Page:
Sexual predator pleads guilty

LOUISA, VA (WWBT) - The Louisa County commonwealth's attorney called it the worst case of child exploitation he's ever seen. Today, 43-year-old James Dollins pled guilty to 15 charges related child sex crimes. And he'll likely serve most of the rest of his life in jail. Dollins convinced dozens of young boys in the region to send him graphic photos of themselves.

Prosecutors say he accomplished it all by taking on a false identity as a 19-year-old woman on facebook.

This woman, Kelly Redkin, who prosecutors say Dollins made up, using a photo from an adult porn website. Then, pretending to be Kelly- he asked at least 75 boys in the region for nude photos, with the promise of a relationship....with Kelly.

"He prayed on that exploitation of the children, but he took it one step further when the boys would not send images. He would then take the step of sending pornography either through videos or pictures of what appeared to be the 19 year old female," said Louisa County Commonwealth Attorney Rusty McGuire.

They say he looked up some of his victims' addresses, and attempted to meet one.

"We know that he at least attempted to meet one of the children at the mall and left a note for the child," McGuire said.

Dollins will now serve 30 years for those crimes. As part of the agreement, he promises to answer any future questions from officials- to help them learn about how to protect other children from sexual predators. He also promises to list his victims.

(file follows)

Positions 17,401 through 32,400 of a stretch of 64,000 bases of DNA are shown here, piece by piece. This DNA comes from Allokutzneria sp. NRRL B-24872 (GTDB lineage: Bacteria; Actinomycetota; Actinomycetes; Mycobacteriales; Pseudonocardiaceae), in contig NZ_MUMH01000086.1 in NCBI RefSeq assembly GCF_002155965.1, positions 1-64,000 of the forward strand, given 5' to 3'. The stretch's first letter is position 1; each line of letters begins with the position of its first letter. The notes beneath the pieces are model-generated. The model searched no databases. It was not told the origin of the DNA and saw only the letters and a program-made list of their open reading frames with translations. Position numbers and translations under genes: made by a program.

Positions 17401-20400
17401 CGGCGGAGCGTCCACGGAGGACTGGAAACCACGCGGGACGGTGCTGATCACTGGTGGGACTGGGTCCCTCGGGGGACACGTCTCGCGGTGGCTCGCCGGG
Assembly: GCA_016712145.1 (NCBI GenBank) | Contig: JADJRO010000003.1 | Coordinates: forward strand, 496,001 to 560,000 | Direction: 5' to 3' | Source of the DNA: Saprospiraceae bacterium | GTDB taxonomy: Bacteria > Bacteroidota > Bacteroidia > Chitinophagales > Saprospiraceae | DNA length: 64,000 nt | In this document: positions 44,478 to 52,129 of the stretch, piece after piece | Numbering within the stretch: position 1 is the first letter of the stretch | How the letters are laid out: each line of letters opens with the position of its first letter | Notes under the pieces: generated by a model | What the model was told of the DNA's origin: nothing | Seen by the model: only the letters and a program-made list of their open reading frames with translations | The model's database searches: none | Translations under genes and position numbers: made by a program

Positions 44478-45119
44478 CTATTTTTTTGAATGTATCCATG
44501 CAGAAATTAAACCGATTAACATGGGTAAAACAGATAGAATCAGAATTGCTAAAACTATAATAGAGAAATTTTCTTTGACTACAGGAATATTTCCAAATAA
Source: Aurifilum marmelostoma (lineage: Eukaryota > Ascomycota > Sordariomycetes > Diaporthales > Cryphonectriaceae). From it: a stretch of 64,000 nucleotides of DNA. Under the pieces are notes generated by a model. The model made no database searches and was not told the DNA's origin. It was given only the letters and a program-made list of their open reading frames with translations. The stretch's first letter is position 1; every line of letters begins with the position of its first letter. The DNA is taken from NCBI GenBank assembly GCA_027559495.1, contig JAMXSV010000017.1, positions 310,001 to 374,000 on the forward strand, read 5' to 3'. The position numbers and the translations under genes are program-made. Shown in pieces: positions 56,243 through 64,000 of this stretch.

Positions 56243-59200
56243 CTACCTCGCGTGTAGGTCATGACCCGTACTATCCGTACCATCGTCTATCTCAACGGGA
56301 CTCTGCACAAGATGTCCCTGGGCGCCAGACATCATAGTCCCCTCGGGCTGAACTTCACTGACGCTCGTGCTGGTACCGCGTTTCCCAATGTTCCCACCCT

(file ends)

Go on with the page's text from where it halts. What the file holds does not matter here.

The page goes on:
"He's gonna help us identify children who have been identified throughout the investigation as to who they really are so we can help get them into therapy," McGuire added.

At this point, prosecutors say they don't think any of the pictures or emails sent to Dollins were redistributed, but if they find out otherwise, that could change this agreement.

Louisa County prosecutors say parents should follow several rules to keep their children safe online:

  • Keep your computers in the family room- visible to an adult.
  • Remember that people may not be who they say they are.
  • Make sure children know -- they should *never* agree to meet anyone they contacted online.
  • Know what devices in your home have wireless access.

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